That’s the consensus of several postal experts who have spoken or written recently about the status of postal legislation.
“If the Republicans get a majority in the Senate and hold their majority in the House, nothing will happen until 2013,” Jim O’Brien, Vice President, Distribution & Postal Affairs for Time Inc., told a mailers' focus group meeting last week. “If the Democrats hold the Senate majority and the Republicans hold the House, MAYBE something could happen in the lame duck session. If the Dems win the House and Senate, nothing will happen until 2013.”
During the post-election lame-duck session, the House is likely to approve postal legislation “that moves closer to the Senate version,” Ken Garner and Benjamin Cooper predicted a few days ago at the huge GraphExpo trade show for the printing industry. (If you’re wondering why postal issues are being discussed at a printing event, Garner, President/CEO, Mailing & Fulfillment Service Association, and Cooper, a prominent postal lobbyist, offered this factoid,: “Over one half of all print [in the U.S.] is created for mail distribution.”)
Rep. Darrell Issa, R-CA, has indicated he will introduce a “lite” version of the postal bill he guided through his committee early this year. Some have likened the original Issa plan to a Chapter 11-style restructuring of the U.S. Postal Service.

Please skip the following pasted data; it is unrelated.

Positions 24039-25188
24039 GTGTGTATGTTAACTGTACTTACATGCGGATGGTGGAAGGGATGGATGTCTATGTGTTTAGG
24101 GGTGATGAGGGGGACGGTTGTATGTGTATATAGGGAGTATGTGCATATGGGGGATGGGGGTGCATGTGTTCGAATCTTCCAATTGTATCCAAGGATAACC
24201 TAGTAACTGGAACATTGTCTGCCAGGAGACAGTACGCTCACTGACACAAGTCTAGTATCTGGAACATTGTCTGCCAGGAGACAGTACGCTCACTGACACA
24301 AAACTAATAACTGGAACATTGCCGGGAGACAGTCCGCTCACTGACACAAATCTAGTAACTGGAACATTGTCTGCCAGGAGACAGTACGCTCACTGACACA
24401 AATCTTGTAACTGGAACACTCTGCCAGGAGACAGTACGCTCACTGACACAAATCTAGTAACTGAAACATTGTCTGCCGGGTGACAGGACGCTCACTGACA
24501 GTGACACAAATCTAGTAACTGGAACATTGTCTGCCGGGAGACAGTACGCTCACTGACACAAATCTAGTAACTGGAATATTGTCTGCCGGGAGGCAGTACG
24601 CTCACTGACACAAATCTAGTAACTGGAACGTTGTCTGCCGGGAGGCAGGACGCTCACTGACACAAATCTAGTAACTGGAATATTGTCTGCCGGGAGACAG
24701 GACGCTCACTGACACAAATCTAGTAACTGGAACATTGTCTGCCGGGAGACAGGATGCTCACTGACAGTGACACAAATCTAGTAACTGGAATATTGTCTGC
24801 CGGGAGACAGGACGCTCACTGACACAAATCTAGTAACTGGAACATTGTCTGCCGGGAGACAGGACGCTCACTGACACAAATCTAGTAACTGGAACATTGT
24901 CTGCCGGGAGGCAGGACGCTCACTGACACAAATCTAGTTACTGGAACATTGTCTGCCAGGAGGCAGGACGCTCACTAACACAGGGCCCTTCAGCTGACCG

Gene Del Polito, President of the Association for Postal Commerce, agrees with Garner and Cooper that Issa’s revised proposal is likely to include some kind of relief on prepayment of retiree health benefits, as well as elimination of Saturday delivery. But “heaven only knows” whether the House and Senate will agree to any postal legislation this year.
“And if your business really depends on the provision of cost-efficient and reliable postal services, you'd better let heaven know what you need. Maybe somebody there will be listening.”
“The odds point to a 2013 bill,” O’Brien said. “Remember, Congress will not act in the absence of a crisis. The crisis SHOULD arrive in the fall of 2013 when the USPS runs out of cash.”
Garner and Cooper agree, and they fear that such a cash crisis would erode customers’ confidence in the Postal Service. It will be no easier for Congress to pass a long-term solution in 2013 than it is in 2012, they said. And no one seems to be betting that Congress will come up with a real solution next year.
“I believe if a postal bill is enacted that fails to address the imbalance between postal costs and revenues, the bill may provide a respite for some of the Postal Service's woes but there won't be a cure,” Del Polito wrote. “Within two years after enactment, there will be a postal reform redux. We'll get the same unsatisfying outcome we've gotten from the 2006 act.”
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